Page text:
With all due respect officer, I wish to invoke my 4th and 5th Amendment rights. I do not answer questions from law enforcement without my attorney present nor do I agree to a search of my person or property. I would like to leave now, am I free to go.
Here's the video that Everman also linked to:


  1. Amjur awards a book to the student with the highest grade in each first year law class. I "booked" Criminal Procedure at UC Berkeley.

    I also believe that as a practical guide, you should ask if you are free to go, if so leave without talking to law enforcement. If you are not free to go, it is a "stop" and that triggers various protections - the most important of which is your right to a lawyer present before any questioning. Recently the high court said you have to actually invoke (ask for or assert) your Constitutional Rights or your failure to answer questions could be used as evidence against you. So this is all good advice.

    Almost every conviction on record was done with the (unwitting) cooperation of the accused. When you have a lawyer in the room with you you will be surprised how little you have to cooperate, and when you do not have your lawyer present there are only two issues: am I free to go (do so) or bring my lawyer before I talk to you. Also, if under suspicion of a crime never talk to anyone about it on a celphone. After all this NSA stuff, I would add never transmit an email, SMS or social media communication about it. You have to see your lawyer before you or you are silent, except for asserting your Constitutional Rights, including without limitation, your 4th and 5th Amendment rights.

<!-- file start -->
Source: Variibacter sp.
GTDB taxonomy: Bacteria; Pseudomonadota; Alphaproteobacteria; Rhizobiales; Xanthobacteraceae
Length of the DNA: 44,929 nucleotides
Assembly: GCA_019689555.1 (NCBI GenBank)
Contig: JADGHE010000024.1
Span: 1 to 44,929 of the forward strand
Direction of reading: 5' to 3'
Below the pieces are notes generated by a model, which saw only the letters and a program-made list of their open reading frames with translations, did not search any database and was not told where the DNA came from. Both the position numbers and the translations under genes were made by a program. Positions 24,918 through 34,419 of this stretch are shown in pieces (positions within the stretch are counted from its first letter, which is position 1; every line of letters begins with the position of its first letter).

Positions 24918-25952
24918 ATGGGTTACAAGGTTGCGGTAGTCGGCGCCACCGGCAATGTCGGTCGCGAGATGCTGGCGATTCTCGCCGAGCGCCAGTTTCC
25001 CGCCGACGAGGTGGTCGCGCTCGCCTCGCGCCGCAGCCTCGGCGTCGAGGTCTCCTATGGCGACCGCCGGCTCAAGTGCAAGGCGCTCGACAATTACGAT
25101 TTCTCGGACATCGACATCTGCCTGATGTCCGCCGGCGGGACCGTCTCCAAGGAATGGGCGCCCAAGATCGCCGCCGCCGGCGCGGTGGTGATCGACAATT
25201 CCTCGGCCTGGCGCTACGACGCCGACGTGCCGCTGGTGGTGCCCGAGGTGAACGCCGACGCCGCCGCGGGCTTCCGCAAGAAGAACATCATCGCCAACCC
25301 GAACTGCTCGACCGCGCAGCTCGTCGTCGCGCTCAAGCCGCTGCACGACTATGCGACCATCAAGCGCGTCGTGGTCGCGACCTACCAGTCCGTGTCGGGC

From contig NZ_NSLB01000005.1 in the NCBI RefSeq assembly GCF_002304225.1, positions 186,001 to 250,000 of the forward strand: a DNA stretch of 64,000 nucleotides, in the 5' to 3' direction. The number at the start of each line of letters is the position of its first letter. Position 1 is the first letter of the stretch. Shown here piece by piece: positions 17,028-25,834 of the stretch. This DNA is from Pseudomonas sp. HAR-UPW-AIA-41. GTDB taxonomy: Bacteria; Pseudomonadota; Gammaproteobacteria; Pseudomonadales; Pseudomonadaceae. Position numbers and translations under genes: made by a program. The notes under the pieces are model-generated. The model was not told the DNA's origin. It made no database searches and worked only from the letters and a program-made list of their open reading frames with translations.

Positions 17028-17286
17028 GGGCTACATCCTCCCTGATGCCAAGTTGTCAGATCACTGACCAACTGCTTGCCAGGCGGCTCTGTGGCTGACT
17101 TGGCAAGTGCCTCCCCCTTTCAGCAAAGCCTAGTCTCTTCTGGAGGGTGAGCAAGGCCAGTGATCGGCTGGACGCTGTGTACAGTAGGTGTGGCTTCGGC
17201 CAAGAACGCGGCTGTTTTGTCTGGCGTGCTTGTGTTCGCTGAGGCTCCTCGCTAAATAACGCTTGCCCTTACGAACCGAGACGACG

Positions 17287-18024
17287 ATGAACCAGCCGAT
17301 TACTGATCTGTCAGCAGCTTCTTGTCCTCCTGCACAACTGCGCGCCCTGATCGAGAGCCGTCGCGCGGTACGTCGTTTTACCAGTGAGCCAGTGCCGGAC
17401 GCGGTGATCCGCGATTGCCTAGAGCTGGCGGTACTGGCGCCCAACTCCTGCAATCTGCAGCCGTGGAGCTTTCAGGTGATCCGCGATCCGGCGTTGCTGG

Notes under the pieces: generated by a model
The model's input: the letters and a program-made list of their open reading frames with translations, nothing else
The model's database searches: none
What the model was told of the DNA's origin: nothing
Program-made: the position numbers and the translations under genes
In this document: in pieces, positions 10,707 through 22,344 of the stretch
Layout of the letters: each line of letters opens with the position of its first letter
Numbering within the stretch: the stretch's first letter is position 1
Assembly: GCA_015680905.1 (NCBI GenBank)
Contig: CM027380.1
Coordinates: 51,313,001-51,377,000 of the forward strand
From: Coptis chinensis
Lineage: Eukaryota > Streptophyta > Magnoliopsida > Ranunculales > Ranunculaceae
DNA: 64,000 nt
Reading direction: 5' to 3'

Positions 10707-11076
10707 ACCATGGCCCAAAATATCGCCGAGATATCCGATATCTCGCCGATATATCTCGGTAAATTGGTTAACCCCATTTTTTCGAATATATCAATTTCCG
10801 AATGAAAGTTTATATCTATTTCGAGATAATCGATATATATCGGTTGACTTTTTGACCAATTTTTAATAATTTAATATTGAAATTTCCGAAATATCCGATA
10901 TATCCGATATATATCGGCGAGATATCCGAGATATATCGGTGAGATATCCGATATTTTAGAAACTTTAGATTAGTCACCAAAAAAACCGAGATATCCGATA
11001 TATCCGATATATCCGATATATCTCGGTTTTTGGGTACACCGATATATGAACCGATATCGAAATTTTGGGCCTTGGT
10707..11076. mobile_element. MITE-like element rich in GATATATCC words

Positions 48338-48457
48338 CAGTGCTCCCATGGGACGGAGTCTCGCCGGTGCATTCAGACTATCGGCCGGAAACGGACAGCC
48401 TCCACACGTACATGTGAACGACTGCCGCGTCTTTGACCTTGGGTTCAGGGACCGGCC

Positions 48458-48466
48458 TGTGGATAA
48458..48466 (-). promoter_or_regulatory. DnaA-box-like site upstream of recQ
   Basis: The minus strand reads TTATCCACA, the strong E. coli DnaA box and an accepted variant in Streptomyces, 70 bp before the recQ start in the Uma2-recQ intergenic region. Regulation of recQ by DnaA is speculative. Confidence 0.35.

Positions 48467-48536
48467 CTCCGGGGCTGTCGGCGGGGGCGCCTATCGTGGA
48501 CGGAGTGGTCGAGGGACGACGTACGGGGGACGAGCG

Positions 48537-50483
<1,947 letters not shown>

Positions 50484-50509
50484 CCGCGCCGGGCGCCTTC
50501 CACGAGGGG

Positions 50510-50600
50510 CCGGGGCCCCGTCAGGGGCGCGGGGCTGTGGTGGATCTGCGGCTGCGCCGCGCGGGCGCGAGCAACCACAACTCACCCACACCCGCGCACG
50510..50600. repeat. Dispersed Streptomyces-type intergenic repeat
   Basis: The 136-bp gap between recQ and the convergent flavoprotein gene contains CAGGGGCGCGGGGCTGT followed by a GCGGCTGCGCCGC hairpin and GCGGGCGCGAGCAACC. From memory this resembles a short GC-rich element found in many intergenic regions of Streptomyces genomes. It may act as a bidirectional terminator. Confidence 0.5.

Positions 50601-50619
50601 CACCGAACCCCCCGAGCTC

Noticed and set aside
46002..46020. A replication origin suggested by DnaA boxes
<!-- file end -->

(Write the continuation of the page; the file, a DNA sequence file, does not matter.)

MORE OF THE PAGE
2. It's very sound advice. You should never, never, never talk to the police. If you are stopped for a traffic violation (civil infraction) you are only required to provide your license, registration, and (in some states) proof of insurance. You DO NOT have to answer any questions. Also, as a passenger, you do not have to answer any questions and are not part of "the stop" (as long as you have your seatbelt on and keep your mouth shut.) Be careful when you are in the action of being pulled not make movements such as reaching under the seat, etc. as these can be considered "furtive gestures" and could lead to a search of your vehicle due to "officer safety." If you need to reach into your glove compartment for your registration I would recommend waiting for the officer to be at your window. Also, if you need to remove your seatbelt to complete any action (such as getting your reg) wait for the officer to be at your window as well. It even helps to turn the inside lights of your vehicle on so they (the officers) have no excuses. Just a few tips so you won't get jammed up on your next traffic stop. 9 Times out of 10 the officer is going to ask you "where are you coming from," "where are you going," "have you had any drinks tonight" etc. Refer to what Bob said about stating you do not answer questions. Good luck.

  3. This is just sad. This speaks to how awful the police are. It's discouraging to be pushing 40 and have the feeling that humanity simply isn't capable of living in a world where liberty or the golden rule apply.

    I imagine if one were to speak those recommended words above at a traffic stop, the response itself would be deemed as suspicious and then the cop would give you the business. I think we are living in a tyrannical oligarchy and unless people grow up society will continue to rot.